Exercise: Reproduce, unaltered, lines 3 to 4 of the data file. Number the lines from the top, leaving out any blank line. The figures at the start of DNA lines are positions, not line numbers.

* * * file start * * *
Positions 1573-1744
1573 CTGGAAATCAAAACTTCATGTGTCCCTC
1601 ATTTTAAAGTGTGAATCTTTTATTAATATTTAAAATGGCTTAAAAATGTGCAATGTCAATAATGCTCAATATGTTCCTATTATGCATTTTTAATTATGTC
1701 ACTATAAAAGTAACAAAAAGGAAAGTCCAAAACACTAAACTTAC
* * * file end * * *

1601 ATTTTAAAGTGTGAATCTTTTATTAATATTTAAAATGGCTTAAAAATGTGCAATGTCAATAATGCTCAATATGTTCCTATTATGCATTTTTAATTATGTC
1701 ACTATAAAAGTAACAAAAAGGAAAGTCCAAAACACTAAACTTAC